William: Let’s start with this, Alex; Congratulations! Any fight you can walk away from The last of us, part II It’s a good fight, and you came to that battle in the gondola room, the first legitimately difficult combat encounter that players go through, with great success.
The best thing about watching this little takedown is watching you understand, intuitively, that keeping your distance is your best weapon against Runners and their infected enemies. Although Part II has made his melee combat more robust, especially with the addition of a dodge move that allows you to shake and weave a surprising array of psychotic mushroom zombie attacks, you’re almost always better served in this type. of fights by keeping enough space between you and them to be able to target effectively. (Once you get a shotgun, that pressure is relieved a bit, but at first, the gun needs room to do its job.) Also, consciously or not, you made perfect use of Joel, allowing him to take some of the heat. (and burn some of your unlimited ammo) to keep the worst of the hordes at bay.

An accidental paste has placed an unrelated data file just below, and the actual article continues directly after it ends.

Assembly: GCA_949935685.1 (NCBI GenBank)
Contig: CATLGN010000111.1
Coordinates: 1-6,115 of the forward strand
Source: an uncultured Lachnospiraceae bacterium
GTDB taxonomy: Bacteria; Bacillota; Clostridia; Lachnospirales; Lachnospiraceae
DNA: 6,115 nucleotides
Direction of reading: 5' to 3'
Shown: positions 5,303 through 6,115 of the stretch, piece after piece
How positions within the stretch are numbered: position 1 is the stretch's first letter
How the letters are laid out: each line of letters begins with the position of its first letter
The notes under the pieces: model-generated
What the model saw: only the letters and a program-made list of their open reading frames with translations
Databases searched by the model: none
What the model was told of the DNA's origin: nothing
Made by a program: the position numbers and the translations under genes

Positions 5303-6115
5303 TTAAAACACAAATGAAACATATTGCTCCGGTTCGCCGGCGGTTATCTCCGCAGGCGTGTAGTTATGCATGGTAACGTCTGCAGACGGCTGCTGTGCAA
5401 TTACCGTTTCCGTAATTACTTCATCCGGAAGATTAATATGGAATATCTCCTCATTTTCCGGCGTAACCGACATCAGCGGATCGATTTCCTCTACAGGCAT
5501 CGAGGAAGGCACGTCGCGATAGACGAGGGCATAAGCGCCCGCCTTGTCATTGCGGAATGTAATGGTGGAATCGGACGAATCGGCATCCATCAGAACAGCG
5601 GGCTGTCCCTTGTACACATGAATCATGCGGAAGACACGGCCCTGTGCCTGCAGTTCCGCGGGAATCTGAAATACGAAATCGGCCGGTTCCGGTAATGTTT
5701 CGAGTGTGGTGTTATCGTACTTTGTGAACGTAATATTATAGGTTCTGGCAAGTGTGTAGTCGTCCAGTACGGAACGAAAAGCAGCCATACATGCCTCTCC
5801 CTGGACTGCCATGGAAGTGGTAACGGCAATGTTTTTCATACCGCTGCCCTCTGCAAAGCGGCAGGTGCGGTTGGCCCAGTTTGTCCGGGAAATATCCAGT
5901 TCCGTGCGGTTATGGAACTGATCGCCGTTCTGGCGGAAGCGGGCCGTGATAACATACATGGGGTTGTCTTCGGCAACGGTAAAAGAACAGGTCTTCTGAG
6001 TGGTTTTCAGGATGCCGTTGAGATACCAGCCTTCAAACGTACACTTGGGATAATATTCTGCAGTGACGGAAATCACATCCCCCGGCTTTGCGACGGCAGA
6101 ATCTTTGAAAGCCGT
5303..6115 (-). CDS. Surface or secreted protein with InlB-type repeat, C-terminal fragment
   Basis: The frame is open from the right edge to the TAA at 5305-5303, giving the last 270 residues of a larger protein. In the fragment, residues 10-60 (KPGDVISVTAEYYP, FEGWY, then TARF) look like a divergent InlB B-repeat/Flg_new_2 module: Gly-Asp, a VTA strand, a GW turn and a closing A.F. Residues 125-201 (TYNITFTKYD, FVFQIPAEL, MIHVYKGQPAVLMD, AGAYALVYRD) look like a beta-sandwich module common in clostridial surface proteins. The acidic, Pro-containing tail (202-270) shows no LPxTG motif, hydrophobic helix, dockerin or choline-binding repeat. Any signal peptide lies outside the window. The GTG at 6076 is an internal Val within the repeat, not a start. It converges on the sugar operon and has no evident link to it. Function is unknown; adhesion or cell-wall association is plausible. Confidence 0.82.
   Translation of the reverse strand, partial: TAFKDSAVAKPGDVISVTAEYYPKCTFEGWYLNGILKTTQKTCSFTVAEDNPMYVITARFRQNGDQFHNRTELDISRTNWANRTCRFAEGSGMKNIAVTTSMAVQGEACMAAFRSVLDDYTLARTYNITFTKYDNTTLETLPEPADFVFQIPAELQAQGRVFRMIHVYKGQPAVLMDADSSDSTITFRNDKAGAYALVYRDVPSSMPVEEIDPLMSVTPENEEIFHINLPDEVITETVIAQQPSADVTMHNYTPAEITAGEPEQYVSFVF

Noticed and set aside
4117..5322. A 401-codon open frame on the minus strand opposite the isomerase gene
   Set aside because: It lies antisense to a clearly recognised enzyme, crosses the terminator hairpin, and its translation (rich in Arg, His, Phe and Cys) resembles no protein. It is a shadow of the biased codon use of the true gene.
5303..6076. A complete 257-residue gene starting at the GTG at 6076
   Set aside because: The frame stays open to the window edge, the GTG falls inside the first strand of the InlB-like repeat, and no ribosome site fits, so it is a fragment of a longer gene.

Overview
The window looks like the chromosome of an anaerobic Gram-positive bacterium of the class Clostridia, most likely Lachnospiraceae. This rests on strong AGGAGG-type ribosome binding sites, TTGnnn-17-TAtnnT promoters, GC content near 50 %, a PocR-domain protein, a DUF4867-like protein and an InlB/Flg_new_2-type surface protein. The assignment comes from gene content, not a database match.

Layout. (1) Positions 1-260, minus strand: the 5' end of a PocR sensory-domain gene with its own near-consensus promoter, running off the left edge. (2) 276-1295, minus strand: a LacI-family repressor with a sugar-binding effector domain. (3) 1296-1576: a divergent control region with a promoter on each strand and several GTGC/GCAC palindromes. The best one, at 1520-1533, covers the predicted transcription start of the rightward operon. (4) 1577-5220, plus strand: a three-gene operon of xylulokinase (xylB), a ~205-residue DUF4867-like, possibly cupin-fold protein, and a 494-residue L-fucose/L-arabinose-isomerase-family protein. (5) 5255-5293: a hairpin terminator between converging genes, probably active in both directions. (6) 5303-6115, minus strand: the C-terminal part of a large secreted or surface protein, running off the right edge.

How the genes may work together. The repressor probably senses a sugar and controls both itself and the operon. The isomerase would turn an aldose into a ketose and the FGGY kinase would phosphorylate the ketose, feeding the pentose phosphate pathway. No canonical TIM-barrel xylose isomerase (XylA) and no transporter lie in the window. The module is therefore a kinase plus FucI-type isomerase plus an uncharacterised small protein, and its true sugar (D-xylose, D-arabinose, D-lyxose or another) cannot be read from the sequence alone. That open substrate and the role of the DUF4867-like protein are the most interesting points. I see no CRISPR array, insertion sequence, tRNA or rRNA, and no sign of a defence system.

If I’m really focusing on errors in judgment (and projecting some of my own future experiences with the game on your learning journey), the harshest criticism I can find is that there are times when that dodging move really could have useful arrived, especially that grip that almost takes you near the end of the clip. So that’s what your next task will focus on: the next time you come face to face with a lone Runner, why not do some shadow boxing? Let it hit you for a minute or so, learning the dodging rhythms in a low-impact way. Then, once you’ve sweated, the satisfaction of killing the poor bastard will only feel sweeter. And keep practicing your pitch! Let the lock be your guide; No one likes self-inflicted Molotov wounds.
A.M: Okay, this feels like instructions that I can use. On the other hand, I assumed that I would inevitably come across an early equivalent of a green when it came to practicing projectile throwing, and the game greatly hindered my efforts there. So far I’ve only had one encounter with a lone Runner (the high-stress bathing incident mentioned above), but there have definitely been a few times when only one was left standing during a stealth takedown sequence. I’d be glad to let Ellie spend a little time learning exactly when to duck and when to jump forward with that little razor of his. Watch out, Seattle infested with overgrowth! I’m going to lift bricks a little too low and to the left through your windows!